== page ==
As she prepares to speak at Design Indaba Conference 2015, South African fashion designer Sindiso Khumalo is working on her next collection from her home in Hackney, London. This is her third collection and its launch will coincide with the Conference at the end of February.
“I’ve gone right back to basics,” says Khumalo, who moved to London initially to work as an architect in David Adjaye’s office after graduating from the University of Cape Town. “The collection uses a lot of hand-printed textiles and old techniques such as foiling and flocking.”
Architecture – and, in particular, the clean, angular style of the Bauhaus movement – has been an obvious source of inspiration since she made the move to fashion design. For this next collection, her graphics and prints take their reference from modernist buildings she spotted in cities such as Durban and Bulawayo.
“There’s a real charm about these beautiful old modernist buildings that haven’t been updated,” she says. She’s making an ongoing study of the repetitive forms of facades, screens and walls of concrete breeze blocks that she’s spotted on the streets.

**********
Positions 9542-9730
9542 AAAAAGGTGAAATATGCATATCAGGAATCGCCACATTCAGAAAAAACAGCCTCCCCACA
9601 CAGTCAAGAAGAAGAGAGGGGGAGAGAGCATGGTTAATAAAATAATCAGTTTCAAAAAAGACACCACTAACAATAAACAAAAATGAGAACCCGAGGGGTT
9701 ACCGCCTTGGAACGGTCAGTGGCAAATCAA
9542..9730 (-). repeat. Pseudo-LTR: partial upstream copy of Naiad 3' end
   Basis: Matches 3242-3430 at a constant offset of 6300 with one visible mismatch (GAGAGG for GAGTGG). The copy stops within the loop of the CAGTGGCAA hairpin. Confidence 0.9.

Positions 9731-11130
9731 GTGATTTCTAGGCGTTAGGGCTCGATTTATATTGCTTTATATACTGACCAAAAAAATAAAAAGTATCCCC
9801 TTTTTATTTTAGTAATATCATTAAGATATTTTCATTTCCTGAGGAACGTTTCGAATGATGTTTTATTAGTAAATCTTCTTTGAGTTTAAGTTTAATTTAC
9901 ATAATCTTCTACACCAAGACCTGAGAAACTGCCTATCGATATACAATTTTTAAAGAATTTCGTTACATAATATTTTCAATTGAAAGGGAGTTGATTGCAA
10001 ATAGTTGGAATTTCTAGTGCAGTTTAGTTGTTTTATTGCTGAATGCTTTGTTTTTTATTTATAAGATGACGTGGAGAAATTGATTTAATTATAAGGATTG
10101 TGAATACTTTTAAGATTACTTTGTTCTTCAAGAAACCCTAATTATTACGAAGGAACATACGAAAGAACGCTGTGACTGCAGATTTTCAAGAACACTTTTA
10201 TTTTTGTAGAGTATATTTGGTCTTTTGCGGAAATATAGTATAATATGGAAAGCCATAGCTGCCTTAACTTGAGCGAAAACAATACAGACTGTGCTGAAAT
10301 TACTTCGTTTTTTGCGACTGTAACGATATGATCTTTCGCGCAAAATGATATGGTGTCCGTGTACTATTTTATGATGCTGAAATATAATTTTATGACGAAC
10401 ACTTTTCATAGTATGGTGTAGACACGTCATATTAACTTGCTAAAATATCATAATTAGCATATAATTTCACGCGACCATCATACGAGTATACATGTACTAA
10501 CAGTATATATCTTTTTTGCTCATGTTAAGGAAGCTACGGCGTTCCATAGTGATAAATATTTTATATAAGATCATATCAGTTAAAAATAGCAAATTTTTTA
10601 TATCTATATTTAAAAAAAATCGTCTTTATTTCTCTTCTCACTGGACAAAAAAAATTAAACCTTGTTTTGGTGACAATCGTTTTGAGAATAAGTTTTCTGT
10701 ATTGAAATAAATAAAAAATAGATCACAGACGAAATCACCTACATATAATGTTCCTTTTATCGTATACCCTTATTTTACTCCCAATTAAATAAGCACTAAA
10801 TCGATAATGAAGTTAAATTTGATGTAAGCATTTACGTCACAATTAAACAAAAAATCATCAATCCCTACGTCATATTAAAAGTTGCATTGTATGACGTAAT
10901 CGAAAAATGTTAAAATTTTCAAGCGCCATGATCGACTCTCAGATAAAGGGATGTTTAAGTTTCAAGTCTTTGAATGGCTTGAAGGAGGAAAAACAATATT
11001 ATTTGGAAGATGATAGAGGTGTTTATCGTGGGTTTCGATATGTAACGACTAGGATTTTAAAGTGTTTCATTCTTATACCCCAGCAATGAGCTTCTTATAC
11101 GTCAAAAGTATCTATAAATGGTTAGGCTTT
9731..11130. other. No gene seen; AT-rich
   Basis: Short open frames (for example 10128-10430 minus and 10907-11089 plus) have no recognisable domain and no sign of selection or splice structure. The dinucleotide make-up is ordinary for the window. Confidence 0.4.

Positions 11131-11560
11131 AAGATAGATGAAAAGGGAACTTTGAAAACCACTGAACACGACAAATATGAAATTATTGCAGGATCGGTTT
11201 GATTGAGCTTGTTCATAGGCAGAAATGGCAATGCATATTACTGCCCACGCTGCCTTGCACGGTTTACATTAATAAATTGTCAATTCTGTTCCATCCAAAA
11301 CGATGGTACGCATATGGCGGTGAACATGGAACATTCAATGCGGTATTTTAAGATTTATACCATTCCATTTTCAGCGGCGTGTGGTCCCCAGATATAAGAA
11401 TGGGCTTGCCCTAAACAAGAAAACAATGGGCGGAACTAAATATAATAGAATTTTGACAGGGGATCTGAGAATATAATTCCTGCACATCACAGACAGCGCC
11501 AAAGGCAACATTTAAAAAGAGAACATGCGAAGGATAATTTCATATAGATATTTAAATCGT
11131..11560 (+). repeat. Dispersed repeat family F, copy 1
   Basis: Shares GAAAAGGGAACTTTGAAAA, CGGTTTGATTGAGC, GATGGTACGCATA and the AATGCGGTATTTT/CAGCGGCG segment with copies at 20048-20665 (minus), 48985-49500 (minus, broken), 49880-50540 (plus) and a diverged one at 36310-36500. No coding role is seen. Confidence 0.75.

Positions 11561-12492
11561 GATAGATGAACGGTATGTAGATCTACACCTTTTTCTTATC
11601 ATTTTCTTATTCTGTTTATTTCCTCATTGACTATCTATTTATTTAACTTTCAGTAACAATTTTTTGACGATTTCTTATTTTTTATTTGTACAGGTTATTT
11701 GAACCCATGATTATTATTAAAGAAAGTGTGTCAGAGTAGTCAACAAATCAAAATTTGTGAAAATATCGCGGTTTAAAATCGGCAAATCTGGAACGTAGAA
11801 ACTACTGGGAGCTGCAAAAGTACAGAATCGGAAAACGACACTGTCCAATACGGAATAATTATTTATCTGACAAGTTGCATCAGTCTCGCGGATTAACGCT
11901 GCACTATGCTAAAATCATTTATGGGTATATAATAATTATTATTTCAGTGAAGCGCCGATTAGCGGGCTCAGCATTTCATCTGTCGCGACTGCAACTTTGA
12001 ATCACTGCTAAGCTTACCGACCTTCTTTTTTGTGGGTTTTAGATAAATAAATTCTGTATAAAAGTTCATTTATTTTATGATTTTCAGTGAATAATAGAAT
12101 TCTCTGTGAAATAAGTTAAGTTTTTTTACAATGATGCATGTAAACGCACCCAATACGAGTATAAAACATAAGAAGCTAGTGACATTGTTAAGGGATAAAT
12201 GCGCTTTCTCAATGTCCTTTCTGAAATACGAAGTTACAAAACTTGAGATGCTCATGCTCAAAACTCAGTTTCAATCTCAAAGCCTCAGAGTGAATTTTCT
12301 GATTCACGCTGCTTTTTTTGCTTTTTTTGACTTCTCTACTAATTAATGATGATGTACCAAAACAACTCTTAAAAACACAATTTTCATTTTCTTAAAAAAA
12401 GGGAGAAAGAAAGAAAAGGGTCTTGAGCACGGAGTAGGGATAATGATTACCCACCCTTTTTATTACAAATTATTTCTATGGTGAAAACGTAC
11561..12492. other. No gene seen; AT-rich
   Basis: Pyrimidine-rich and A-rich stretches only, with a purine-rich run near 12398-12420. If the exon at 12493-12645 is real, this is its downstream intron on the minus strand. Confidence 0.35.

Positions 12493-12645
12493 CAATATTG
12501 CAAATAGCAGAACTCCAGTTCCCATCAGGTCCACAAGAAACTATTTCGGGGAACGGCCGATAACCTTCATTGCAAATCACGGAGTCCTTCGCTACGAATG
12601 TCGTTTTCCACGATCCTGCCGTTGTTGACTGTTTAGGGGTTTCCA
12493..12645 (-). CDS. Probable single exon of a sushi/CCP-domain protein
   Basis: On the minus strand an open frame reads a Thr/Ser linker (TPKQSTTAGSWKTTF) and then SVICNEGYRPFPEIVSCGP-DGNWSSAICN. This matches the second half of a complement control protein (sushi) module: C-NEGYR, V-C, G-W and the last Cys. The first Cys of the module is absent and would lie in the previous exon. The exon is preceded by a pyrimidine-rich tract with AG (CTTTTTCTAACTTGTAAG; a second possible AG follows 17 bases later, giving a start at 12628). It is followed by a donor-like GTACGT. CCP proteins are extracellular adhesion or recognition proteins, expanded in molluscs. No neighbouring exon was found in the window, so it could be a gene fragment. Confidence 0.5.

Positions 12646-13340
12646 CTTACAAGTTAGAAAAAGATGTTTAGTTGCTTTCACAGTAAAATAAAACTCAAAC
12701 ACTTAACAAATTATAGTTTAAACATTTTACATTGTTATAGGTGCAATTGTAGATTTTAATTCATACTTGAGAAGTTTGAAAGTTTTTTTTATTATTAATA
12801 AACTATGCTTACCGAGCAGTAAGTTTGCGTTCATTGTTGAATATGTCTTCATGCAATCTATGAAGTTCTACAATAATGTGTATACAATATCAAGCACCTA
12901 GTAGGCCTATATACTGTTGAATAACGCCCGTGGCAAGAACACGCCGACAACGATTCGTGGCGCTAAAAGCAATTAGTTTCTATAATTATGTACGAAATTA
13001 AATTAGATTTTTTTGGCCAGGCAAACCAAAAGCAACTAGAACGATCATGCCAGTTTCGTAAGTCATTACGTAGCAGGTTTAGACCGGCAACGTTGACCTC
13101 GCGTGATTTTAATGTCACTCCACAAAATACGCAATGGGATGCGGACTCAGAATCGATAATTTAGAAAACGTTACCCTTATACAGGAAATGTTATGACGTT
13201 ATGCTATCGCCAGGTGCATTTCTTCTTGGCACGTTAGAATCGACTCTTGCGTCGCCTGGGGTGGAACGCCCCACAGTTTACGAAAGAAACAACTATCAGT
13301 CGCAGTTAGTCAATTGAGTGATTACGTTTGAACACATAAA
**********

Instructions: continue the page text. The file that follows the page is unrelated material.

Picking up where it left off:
Fans of her eponymous label’s vibrant graphic patterns and emphasis on construction will not be disappointed by her new collection, but it will be more monochrome punctuated with bursts of colour.
The handmade prints have “slight glitches that are quite nice” but overall the collection still has a geometric, clean finish. She is using a lot of foiling in the printed fabrics and white on white, black on grey. Her more monochrome look is something she attributes to becoming a mom recently.
It feels fresher, like a new chapter, she says.
Khumalo’s one-year-old son, Khaya, has made her think more deeply about what she leaves behind in the world. She is paying more attention than ever to the life cycle of her garments. She is using predominantly natural fibres in her collections. Also, all of her designs are printed and manufactured in Cape Town, reducing the footprint of each product.
Khumalo is also moving away from designing for different seasons, which she believes creates waste. “A lot of the time people are wearing my clothes in both winter and summer,” she notes. She likens it to the way furniture designers work. “Fashion has become too fast. So much waste is produced. Someone gets squeezed if there’s that much waste – and it’s usually the small producer, independent boutique or up-and-coming designer.”